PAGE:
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Alex Cobb isn’t worth $20 million a year. How much would you pay him?

The Cubs could use the free-agent righthander, but not at his reported asking price.

Tampa Bay Rays v Chicago Cubs
Alex Cobb in the Rays’ “faux-back” uniform at Wrigley Field, August 10, 2014
Getty Images

From the beginning of this offseason’s free agency, it seemed like one of the biggest no-brainer signings would be the Cubs matching up with Alex Cobb, late of the Tampa Bay Rays.

Cobb fit the Cubs’ profile and need. He had pitched four seasons for Joe Maddon while Maddon was Rays manager. And Cobb sang the praises of new Cubs pitching coach Jim Hickey after the Rays let him go:

"I'm not going to try to explain how great Jim Hickey is. There's really nothing I can say that would speak louder than his track record. All I can say is how fortunate I was to have him when I got to the big leagues. No one could have prepared me better. He has a talent that most organizations search for relentlessly. He will have a great time being a free agent.''

And then Hickey was hired by the Cubs. It seemed the proverbial “match made in heaven.”

So why isn’t Cobb a Cub? This is apparently why:

But sources say Cobb’s asking price, thought to be about $20 million per year, has lowered the temperature on the Cubs’ desire for a pitcher with an injury history and a career high of 179 1/3 innings.

Oh, no. No, no, no, no. Alex Cobb? You are a pretty good major-league pitcher. But you are not a $20 million a year pitcher. Cobb’s 2017 season was roughly equivalent to the 2016 season Cubs recent signee Tyler Chatwood had. (Remember, I said roughly.) That would put Cobb’s value at maybe a bit higher than Chatwood’s AAV, which is approximately $13 million.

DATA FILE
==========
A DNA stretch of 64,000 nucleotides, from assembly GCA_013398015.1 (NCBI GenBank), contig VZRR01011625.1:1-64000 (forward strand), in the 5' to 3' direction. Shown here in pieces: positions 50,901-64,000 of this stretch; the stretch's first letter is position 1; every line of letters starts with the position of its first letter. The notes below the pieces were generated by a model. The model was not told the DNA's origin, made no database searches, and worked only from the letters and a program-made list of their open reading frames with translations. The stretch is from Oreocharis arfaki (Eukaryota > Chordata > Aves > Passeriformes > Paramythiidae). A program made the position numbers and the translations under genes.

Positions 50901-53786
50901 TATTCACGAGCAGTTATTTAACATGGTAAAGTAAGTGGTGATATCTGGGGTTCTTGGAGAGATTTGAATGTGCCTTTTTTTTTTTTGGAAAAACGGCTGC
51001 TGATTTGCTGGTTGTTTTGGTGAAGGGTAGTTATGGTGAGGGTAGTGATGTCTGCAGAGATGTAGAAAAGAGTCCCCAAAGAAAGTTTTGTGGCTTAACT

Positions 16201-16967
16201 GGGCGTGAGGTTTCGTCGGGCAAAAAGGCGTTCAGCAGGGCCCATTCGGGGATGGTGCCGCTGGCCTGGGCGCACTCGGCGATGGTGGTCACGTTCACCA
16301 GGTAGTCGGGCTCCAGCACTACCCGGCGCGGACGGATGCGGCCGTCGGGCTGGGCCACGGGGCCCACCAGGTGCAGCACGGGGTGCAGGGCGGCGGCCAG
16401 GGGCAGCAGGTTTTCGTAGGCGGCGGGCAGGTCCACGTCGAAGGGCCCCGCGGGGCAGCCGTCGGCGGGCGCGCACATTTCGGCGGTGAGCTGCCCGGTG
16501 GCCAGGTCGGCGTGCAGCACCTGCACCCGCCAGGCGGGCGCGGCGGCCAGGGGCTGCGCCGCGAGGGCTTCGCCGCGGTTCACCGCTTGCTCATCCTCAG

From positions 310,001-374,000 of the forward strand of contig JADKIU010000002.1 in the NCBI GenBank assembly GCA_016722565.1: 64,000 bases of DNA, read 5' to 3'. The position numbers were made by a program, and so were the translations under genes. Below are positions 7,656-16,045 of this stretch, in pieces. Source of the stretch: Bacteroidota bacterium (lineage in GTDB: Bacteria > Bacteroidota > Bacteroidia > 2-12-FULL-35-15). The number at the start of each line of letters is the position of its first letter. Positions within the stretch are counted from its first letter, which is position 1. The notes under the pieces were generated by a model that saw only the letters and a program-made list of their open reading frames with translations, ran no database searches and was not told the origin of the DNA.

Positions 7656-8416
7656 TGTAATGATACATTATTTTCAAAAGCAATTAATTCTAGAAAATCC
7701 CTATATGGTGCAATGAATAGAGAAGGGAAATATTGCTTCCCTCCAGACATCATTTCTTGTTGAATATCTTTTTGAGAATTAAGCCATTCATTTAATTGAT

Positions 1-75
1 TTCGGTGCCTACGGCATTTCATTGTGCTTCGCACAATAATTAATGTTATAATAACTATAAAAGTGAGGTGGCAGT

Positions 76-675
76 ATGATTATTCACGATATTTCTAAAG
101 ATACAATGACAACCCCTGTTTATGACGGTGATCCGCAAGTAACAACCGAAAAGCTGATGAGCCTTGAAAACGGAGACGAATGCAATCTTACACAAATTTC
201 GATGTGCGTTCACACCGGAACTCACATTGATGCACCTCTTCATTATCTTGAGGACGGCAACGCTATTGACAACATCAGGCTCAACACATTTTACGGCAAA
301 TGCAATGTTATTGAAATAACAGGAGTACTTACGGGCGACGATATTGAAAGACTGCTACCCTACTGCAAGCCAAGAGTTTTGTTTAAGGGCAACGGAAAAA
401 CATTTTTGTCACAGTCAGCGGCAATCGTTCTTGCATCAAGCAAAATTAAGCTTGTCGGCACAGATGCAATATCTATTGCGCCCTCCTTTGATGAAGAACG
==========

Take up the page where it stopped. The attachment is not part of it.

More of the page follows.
Thus I’d be perfectly happy to see the Cubs give Cobb a three-year, $45-48 million contract. Or a four-year, $60-64 million contract. He’s still a very good fit for a Cubs team that needs another starter, and a contract of that size would allow for further offseason acquisitions. Incidentally, in that one Wrigley appearance three years ago, Cobb threw quite well, allowing six hits and one run in six innings. The Cubs won the game in extras off the Rays bullpen.

Here’s some video of Cobb from that 2014 game.

But $20 million per year? No way, Alex. Try again. I don’t see other teams rushing to meet that asking price, either.

So, I pose the question to you. What’s Alex Cobb worth on an annual basis? And how many years would you give him?


Alex Cobb is worth, on an annual basis...

This poll is closed

  • 12%
    Under $13 million
    (187 votes)
  • 12%
    $13 million
    (191 votes)
  • 25%
    $14 million
    (381 votes)
  • 36%
    $15 million
    (547 votes)
  • 8%
    $16 million
    (135 votes)
  • 2%
    $17 million
    (36 votes)
  • 1%
    $18 million or more
    (27 votes)
1504 votes total Vote Now